ONE LAST THING

Seek­ing neigh­bourly re­venge in an ur­ban set­ting re­quires thought and plan­ning

Financial Mail - Investors Monthly - - Contents - NICKY S SMITH

Nicky Smith col­umn

On Third Av­enue in Melville the un­painted house across from the pri­mary school has for the past two years borne a warn­ing to all.

Spray­painted onto the ex­te­rior walls is an an­ar­chic script such as you might see on things that are con­demned. Dystopian, an­gry, hur­ried black writ­ing. ALARM! ALARM! ALARM! The let­ters have been re­drawn, as when a ball­point pen writes with knob­bly ink, leav­ing gaps as it trav­els across a page, and has needed over­writ­ing. Three or four times.

The writ­ing crosses the length of the house’s front wall.

I wanted to take a pho­to­graph the first time I drove past it. I meant to take a pic­ture. It made me laugh, and I meant to share the funny be­cause the des­per­ate, sub­ur­ban pas­sive-ag­gres­sion is so re­lat­able.

I could imag­ine how the per­pe­tra­tors had planned their vengeance over a too-long Christ­mas pe­riod while their neigh­bours were on their break, leav­ing the alarm to hol­i­day alone, un­su­per­vised.

Left to its own de­vices it let it all hang out, get­ting the dust out of its sirens, act­ing on its own im­pulses with no one shut­ting down its voice just when it was warm­ing to its song of panic, hor­ror and fright.

Unchecked by the pres­ence of the alarm’s peo­ple, the des­per­ate neigh­bours vented their rage care­fully, mak­ing it clear to ev­ery­one who passed that in this house lives an in­con­sid­er­ate id­iot.

I could re­late to the rage and the plot­ting to find a fit­ting and ap­pro­pri­ately sham­ing so­lu­tion.

You can’t shoot any­one be­cause they are clearly not home. Cut the power? Hmm, could wind up elec­tro­cut­ing your­self; also it’s prob­a­bly il­le­gal. Okay, to­tally il­le­gal. Throw rocks? Maybe. I do know some­one who used this very ef­fec­tively. I found out when I asked why there was wire on the out­side of the bars and win­dows of his neigh­bour’s house, which is next to his pool area. (To be clear, though, he is prob­a­bly the world’s worst neigh­bour. This guy is ba­si­cally the devil.)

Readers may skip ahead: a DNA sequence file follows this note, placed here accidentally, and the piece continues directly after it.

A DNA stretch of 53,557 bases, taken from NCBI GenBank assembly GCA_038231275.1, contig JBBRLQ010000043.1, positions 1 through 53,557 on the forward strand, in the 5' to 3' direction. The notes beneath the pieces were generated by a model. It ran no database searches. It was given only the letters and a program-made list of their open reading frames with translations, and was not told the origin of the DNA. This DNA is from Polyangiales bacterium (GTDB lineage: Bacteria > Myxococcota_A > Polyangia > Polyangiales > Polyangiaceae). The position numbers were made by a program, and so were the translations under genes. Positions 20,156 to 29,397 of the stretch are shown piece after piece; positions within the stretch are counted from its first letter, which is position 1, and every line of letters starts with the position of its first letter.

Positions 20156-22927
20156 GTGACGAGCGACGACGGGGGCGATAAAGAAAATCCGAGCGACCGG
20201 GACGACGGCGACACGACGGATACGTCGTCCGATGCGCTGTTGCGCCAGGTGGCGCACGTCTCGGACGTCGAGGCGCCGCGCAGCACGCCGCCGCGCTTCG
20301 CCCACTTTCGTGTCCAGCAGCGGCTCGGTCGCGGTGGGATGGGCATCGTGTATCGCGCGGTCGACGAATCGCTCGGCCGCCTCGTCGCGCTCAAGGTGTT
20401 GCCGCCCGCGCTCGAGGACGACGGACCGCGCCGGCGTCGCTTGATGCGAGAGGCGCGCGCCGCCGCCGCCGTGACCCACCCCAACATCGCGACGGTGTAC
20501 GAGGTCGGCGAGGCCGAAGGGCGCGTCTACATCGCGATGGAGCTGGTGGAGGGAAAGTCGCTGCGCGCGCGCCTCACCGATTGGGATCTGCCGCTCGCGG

He laughed and said the neigh­bours had put up the fenc­ing and ra­zor wire af­ter he had thrown a rock at the house be­cause they were com­plain­ing (again) about the noise he was mak­ing. He hadn’t meant to throw the rock through the win­dow into their house but he had lost con­trol — he had been very drunk and a lit­tle high, he said, sound­ing just the tini­est bit ashamed.

He said he had apol­o­gised to them, and the po­lice, and ex­plained that he was drunk and an­gry and would pay for the dam­ages. What did the neigh­bours do? I asked. They moved out, he said.

So it does work. But you re­ally have to be into it and com­mit. Sham­ing them with some an­gry spray paint­ing may be a lower risk op­tion which still wins points for get­ting the point across.

In this case, though, it seemed that no one cared about the writ­ing on the wall. They were de­fi­ant and shame­less. Or the peo­ple had moved out and the new peo­ple didn’t have the money to paint over it.

Walk­ing to break­fast on the main drag the other morn­ing I saw a man paint­ing the wall an un­for­tu­nate bis­cuit colour. Just one ALARM! was still vis­i­ble and the third was about to dis­ap­pear.

Look at that, I thought, it’s fi­nally be­ing re­moved. I watched a while and asked him con­ver­sa­tion­ally how long it had been there, won­der­ing if he would con­firm that it must be at least two years.

Not long, he said, in­stead of “I don’t know”. I watched a while longer and then felt a familiar flut­ter of panic. The fear I have of familiar, cher­ished things chang­ing. Child­ishly sim­ple ref­er­ence points.

I drive past the house of­ten. Some­times I barely no­ticed the writ­ing, some­times I thought that I re­ally should stop and take a pic­ture be­cause it made me smile.

Some­times it read like a warn­ing, a re­minder to guard against creep­ing com­pla­cency and to keep the prom­ises made to our gen­tler selves.

“Time is limited. Your panic is real,” it seemed to shriek. ALARM! ALARM! ALARM! I will miss it.

I could imag­ine how the per­pe­tra­tors had planned their vengeance over a too-long Christ­mas pe­riod

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